Man, oh man, this was a disappointing movie. I mean, I didn't uncontrollably laugh once. I pity laughed a couple of times but for the most part I was cringing and trying to shake the niggling voice in the back of my head that was saying "this is a shit script". The script is flat and poorly written. There's not one memorable one-liner or witticism, unlike the other highly quotable installments in the 'Cornetto Trilogy'. In the end, the movie has to rely upon its ensemble cast and their on-screen chemistry to get through the sluggish run-time. It didn't help that I HATED Pegg's narcissistic character. He infuriated me to no end. And the 'climax' is a humourless farce. It literally feels like Wright and co ran out of money. They should've stuck to just two flakes in the Cornetto instead of adding a stale third one.
|Director: Refn Starring: Gosling, Scott Thomas, Pansringarm Run-time: 90 mins|
Credit to Nicholas Winding Refn - he's an original film-maker with his own unique style. Subversive is this guy's middle name but whilst his highly-visual form is admirable, I can't say it's enjoyable. When Refn uses a canted angle, or shoots a whole 10-minute scene with zero dialogue, it doesn't feel natural to me. Instead it feels like he's purposefully showing off, he's using these techniques for the sake of inflating his own ego. He's like that annoying kid in school who comes back from summer break with rare Japanese Pokemon cards but never actually battles with them. There are plenty of things I liked about Only God Forgives, like Cliff Martinez's super eerie score and Kristin Scott Thomas' ferocious performance as Gosling's spiteful mother. But having your protagonist (Gosling) sleepwalk through 90 minutes, communicating only through stares and inaudible whispers, is hugely frustrating. That's actually the perfect word for this movie - frustrating.
I like musicals, happy ones with smiling greasers and amateur acappela groups. Les Miserables, however, is pretty much everything I can't stomach about a musical. It's overblown, ridiculously sombre and depressing beyond belief. I also can't stand Tom Hooper's directorial style. His framing techniques are nauseous - faces cut off at the forehead, people framed in the very right corner of the shot with acres of blank space on the left and a horrible over-use of deep focus. But with all that said, Les Miserables is an epic movie. The set design, costumes, music, it's all highly emotive and gorgeously presented. And I thoroughly enjoyed Sacha Baron Cohen and Helena Bonham Carter's little ditties as they provided much-needed humour. But although I can see Les Miserables' qualities, it's a perfect example of my One Time Watch rating as it's a 158 minute experience I never want to repeat again!
Now You See Me is a fine example of your average 2013 movie. It has a 'cool' look to it with its flashy (mostly CGI) tricks and glossy cinematography. And the all-star cast deliver effective performances. But the film is entirely superficial with a paper-thin plot and the most ridiculous twist I've seen in quite some time. Your enjoyment of Now You See Me will hinge directly upon your reaction to its twist. For me, it came out of nowhere, Shyamalan-esque in its suckerpunch delivery. Up until the befuddling finale, Leterrier's movie is an exciting and intriguing crime thriller but the reveal totally undermines the rest of the movie, opening up gigantic plot-holes. You also realise that some characters are only in the movie as red herrings, which goes some way to explaining why they're so one-dimensional. Overall, Now You See Me is an enjoyable but forgettable experience. It's certainly no Prestige or Illusionist!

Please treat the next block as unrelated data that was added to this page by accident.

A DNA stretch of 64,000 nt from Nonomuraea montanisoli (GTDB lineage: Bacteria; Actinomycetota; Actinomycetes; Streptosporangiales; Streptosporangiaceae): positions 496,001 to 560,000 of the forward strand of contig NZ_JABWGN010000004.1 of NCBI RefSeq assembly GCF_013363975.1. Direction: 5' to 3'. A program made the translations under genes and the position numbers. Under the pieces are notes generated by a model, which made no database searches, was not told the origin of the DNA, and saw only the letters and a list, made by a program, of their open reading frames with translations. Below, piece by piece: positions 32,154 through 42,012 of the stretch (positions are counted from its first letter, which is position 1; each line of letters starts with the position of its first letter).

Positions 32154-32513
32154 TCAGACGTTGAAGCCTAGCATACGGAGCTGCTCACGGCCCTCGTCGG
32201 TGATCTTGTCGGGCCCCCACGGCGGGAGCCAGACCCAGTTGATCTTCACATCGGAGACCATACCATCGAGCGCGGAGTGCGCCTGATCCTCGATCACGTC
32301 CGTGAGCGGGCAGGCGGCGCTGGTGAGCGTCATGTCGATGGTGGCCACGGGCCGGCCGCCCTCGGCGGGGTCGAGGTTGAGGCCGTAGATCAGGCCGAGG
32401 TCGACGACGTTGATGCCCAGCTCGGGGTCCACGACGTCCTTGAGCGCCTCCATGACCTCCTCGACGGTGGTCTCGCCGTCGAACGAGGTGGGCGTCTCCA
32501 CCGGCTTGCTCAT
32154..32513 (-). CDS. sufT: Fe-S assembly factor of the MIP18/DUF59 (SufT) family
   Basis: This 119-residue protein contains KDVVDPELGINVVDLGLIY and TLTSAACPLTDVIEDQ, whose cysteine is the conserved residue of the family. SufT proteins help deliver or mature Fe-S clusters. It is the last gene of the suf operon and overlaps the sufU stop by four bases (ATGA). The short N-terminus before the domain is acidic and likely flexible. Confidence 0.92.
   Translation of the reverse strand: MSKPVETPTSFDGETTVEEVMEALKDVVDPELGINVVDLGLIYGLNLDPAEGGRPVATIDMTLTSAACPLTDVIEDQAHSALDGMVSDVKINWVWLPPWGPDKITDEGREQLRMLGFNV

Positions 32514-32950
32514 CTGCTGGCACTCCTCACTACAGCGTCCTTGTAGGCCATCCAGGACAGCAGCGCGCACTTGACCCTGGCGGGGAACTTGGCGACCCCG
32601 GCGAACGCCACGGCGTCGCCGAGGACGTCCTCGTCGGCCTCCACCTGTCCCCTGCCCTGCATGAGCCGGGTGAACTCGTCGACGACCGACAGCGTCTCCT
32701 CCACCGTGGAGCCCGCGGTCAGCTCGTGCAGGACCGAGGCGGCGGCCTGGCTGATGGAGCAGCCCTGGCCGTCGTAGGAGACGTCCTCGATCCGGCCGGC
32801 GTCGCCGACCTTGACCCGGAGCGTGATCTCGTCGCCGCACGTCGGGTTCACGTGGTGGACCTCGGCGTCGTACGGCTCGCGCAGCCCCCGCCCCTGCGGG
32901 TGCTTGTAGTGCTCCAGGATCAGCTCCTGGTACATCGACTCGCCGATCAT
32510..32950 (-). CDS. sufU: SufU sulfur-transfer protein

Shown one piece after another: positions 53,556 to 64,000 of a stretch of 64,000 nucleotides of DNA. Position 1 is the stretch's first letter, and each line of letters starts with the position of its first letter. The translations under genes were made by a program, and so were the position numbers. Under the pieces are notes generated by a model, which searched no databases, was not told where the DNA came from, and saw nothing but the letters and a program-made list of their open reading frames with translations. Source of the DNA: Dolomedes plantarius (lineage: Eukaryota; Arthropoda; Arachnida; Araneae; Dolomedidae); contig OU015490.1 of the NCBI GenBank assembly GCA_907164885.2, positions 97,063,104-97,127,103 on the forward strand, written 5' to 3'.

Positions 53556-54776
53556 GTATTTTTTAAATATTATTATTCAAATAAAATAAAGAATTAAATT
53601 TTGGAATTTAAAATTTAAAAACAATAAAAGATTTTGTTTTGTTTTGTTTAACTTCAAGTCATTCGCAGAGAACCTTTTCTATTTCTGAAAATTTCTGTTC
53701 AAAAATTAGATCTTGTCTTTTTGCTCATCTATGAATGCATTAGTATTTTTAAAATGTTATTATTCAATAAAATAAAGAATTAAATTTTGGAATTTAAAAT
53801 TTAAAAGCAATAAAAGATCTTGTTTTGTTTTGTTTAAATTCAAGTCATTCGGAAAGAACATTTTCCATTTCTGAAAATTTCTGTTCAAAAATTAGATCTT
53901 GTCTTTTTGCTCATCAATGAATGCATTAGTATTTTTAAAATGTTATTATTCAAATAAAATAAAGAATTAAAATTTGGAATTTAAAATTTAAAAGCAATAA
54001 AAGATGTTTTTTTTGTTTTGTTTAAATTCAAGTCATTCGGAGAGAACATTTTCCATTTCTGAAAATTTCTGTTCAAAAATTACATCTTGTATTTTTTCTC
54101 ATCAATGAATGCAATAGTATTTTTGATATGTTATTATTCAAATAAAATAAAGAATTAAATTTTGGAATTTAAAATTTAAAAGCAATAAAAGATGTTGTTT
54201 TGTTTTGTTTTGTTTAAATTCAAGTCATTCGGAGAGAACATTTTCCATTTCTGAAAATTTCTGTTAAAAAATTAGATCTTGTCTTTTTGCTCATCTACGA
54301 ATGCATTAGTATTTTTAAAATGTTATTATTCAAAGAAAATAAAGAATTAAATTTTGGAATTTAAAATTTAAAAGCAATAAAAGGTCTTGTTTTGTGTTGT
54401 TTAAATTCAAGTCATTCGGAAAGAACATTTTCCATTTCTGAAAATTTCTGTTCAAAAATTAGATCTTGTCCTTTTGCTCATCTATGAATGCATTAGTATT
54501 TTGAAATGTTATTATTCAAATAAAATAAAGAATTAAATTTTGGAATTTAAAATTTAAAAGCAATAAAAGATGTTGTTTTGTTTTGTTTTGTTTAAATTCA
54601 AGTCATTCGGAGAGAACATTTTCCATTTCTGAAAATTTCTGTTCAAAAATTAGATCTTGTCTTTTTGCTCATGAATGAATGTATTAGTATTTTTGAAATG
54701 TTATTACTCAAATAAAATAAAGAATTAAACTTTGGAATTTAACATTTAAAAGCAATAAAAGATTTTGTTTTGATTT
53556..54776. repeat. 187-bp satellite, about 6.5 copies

From David Lynch's daughter, Jennifer Chambers, comes a very dark, brutally bleak horror; Chained. Chained follows Bob (Vincent D'Onofrio), a sadistic serial killer taxi driver. One day, after killing a young mother, Bob is reluctantly left to care for her son. Years go by as the little boy, who is chained to a bed, grows up to be a protege of Bob's. Although technically a horror movie with its gory displays of violence, Chained is more of a psychological experience, a disturbingly-plotted analysis of 'stockholm syndrome'. Because of its meagre budget, Chained does feel a little half-finished in parts, not least because of the fragmented ending that feels like an entirely different movie. However, I'd certainly recommend it to interested horror fans as the performances are chilling and the general idea is an interesting one that has you thinking far past the films short run-time.
Forget Pain & Gain, forget Fast 6, Snitch is the best Dwayne Johnson movie of 2013. In Snitch, Johnson is a desperate father who is forced to go undercover as a drug smuggler in order to get his teenage son (who was set up in a drug operation) a reduced sentence. Despite being a Johnson vehicle, Snitch isn't an airheaded, breezy action flick. The movie is written and directed with intelligence and purpose. Director/writer, Ric Roman Waugh, clearly has something to say about America's stringent and contradictory laws in regards to drugs. Johnson and supporting actor, Jon Bernthal (you may remember him from The Walking Dead) produce emotionally resonant performances that often had me choked up. On a technical level, Snitch is no frills, standard stuff but in terms of drama and tension, Snitch is one of the strongest movies of the year. I'd certainly recommend this to people who still look down upon Dwayne Johnson as an actor. I think it's pretty inspiring how this man has evolved from performing in cheesy WWE storylines to politically-motivated indie gems like Snitch.